Thursday, May 5, 2016

Review - Weavers #1 (@boomstudios)

"Whatever you were...whatever agenda you take my advice and you forget it right now."

Spider-man parlayed a youthful vigor and mature burden of guilt into a career of crime-fighting when bitten by the radioactive spider. Not everyone feels as compelled to do good in such situations though. Take Weavers #1 from BOOM! Studios for instance. The issue is written by Simon Spurrier, illustrated by Dylan Burnett, colored by Triona Farrell and lettered by Jim Campbell.

Sid, a young man with nothing going for himself, becomes an unlikely new addition to The Weavers, a brutal, East Coast crime family whose members are bound to loyalty thanks to the supernatural spider inside each one of them, granting them powerful—and often grotesque—abilities. Once he realizes what he’s capable of, Sid sets out to pursue his own secret agenda, counter to the group’s objectives. But he doesn’t have much time—the longer the spider is inside him, the more loyal he becomes to the Weavers…

Criminal family stories certainly aren't few and far between, but Weavers #1 is different in that it offers a slightly different take on the notion. Spurrier's take is a bit more supernatural and it adds a new meaning to the concept of loyalty. The plot moves largely along this line, with Spurrier emphasizing the inherent, forced mistrust that comes with a criminal organization such as the Weavers. The dialogue feels appropriate for the tone of the book in that characters speak with a certain harshness to them that's befitting of a rough and tumble life. Spurrier definitely establishes Weavers #1 as a set-up issue, but he does so in a way that doesn't just hand-feed all the information to the reader.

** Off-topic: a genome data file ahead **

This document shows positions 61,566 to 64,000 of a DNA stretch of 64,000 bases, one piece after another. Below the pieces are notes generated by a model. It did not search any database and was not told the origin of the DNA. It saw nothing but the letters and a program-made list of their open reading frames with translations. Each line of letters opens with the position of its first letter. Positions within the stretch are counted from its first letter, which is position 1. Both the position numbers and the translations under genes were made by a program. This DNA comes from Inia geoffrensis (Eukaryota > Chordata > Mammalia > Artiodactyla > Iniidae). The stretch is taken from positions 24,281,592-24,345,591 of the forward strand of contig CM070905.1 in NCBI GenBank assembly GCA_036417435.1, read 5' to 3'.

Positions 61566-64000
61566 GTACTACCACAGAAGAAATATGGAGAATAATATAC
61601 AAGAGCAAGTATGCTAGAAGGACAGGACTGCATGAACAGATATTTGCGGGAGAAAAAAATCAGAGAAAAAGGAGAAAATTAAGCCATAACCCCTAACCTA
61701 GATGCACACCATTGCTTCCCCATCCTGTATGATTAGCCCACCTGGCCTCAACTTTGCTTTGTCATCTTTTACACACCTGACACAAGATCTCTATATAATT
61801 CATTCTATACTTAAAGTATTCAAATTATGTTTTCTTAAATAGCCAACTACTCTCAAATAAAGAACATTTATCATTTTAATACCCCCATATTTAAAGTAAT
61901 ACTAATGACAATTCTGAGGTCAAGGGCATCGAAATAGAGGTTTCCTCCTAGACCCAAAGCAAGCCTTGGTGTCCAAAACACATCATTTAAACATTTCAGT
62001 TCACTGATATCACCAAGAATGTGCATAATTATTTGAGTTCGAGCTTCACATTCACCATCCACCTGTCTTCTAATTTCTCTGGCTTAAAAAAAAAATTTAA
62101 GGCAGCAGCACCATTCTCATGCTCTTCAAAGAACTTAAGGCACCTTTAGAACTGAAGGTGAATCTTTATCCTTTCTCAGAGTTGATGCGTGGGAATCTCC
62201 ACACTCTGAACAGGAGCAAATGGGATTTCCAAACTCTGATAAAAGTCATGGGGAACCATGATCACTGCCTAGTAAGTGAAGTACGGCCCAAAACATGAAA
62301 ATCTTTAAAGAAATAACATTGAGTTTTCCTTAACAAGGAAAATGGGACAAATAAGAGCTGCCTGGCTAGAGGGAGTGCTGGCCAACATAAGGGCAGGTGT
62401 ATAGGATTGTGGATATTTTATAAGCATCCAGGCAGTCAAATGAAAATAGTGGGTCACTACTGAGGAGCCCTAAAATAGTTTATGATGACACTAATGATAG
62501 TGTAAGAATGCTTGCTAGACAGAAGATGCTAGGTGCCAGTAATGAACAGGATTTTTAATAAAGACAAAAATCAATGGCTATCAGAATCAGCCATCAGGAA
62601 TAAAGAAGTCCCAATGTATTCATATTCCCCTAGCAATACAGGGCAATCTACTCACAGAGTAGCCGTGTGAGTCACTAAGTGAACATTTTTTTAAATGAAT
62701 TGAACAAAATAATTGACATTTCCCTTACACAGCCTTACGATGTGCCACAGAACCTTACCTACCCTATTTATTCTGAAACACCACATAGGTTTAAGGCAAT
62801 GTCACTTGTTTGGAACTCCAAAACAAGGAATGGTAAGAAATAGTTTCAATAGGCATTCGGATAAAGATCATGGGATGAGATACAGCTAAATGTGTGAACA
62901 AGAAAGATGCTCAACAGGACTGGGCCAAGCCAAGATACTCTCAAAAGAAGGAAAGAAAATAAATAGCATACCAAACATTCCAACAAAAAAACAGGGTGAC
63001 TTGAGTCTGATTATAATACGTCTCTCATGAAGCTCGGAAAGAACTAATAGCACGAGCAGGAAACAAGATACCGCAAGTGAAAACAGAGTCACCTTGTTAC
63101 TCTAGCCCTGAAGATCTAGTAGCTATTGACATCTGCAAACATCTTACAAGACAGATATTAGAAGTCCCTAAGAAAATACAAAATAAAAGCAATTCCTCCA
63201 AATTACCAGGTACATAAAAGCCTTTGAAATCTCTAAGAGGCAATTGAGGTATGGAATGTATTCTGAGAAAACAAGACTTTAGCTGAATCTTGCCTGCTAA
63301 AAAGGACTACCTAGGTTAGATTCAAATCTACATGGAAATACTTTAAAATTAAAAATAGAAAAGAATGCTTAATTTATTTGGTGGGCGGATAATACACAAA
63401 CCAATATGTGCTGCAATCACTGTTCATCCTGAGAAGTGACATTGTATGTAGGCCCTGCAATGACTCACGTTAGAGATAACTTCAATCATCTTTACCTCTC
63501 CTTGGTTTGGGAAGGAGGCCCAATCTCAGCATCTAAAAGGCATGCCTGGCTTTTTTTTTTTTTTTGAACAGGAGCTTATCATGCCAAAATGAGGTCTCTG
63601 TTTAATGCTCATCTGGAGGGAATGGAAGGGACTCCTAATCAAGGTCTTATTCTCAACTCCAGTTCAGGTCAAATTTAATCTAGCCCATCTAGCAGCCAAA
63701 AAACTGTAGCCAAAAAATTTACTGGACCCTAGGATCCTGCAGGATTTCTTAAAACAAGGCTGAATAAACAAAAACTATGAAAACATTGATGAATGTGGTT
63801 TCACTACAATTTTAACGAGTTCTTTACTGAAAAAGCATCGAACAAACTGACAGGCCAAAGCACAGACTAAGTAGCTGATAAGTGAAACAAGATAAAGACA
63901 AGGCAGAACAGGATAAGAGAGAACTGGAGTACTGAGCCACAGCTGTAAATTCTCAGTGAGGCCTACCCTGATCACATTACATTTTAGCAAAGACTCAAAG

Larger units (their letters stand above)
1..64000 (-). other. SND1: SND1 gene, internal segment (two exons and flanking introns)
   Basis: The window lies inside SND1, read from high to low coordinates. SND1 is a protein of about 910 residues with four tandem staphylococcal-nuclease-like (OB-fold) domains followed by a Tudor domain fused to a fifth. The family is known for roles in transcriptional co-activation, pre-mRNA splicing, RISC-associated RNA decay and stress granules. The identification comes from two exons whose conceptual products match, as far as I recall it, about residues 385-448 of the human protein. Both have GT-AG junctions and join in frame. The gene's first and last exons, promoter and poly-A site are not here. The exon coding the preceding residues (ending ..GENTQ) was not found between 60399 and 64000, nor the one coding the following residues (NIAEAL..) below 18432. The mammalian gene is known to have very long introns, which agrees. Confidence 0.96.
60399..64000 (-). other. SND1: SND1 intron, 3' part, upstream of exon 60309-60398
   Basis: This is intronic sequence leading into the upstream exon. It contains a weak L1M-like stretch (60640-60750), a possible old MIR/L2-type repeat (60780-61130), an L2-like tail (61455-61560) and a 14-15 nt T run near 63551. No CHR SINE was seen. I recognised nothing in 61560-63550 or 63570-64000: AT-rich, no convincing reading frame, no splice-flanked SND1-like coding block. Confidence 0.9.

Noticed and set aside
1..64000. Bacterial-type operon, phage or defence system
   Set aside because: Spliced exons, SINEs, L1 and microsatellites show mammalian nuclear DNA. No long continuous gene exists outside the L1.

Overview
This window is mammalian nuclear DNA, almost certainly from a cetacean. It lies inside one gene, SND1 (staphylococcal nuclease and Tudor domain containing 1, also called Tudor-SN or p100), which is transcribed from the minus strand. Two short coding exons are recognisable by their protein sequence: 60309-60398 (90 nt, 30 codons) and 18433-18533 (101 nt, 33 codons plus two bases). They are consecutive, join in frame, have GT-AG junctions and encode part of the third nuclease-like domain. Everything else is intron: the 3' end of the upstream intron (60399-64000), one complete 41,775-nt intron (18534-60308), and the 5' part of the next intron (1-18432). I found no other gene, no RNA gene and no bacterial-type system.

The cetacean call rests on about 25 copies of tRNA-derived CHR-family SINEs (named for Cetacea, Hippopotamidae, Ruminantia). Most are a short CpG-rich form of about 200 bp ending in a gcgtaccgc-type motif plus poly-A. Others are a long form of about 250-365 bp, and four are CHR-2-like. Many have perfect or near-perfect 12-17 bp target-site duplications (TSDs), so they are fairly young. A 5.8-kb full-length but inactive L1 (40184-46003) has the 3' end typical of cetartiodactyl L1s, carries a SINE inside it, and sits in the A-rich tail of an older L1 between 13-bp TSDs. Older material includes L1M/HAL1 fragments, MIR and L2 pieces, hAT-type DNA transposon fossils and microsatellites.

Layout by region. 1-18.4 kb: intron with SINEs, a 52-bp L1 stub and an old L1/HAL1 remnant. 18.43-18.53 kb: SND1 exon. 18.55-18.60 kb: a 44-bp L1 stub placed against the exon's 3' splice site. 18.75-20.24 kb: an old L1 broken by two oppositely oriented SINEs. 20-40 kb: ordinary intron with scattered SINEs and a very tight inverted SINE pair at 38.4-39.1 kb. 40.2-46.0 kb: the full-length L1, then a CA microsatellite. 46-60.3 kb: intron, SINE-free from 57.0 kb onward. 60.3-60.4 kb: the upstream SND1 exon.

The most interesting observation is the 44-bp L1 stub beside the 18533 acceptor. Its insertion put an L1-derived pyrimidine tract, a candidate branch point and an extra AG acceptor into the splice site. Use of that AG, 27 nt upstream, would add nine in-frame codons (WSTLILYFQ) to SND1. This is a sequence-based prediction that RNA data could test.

A story about mobsters infused with spider-powers works better when the art works and Burnett definitely makes it work. His characters are very angular and sharp, reflecting the looks of spiders. In many panels, Burnett shies away from offering more intricate detail when it comes to facial expressions and bodies, but the style sort of adds to the overall tone of the book. Burnett doesn't shy away from environs that feel seedy, with much of the issue taking place in back alleys and less than reputable clubs. The colors by Farrell reinforce this atmosphere (and spiders in general) as much of the color palette resides in the reds and blacks of the famed black widow spider.

Weavers #1 is a pretty solid take on a relatively familiar concept. Sid is a reluctant new recruit coming to grips with his newfound abilities and reconciling them with the power structure of the Weavers. Spurrier does enough in the first issue to get the reader's interest piqued without going overboard while at the same time offering up some pretty compelling imagination. The artwork by Burnett is dark and moody, underscoring the notion that spiders are typically the stuff of nightmares for most. Weavers #1 is the type of book where you have to root for the bad guy because in a world of black and red there are plenty shades of gray.

Weavers #1 is in stores now.


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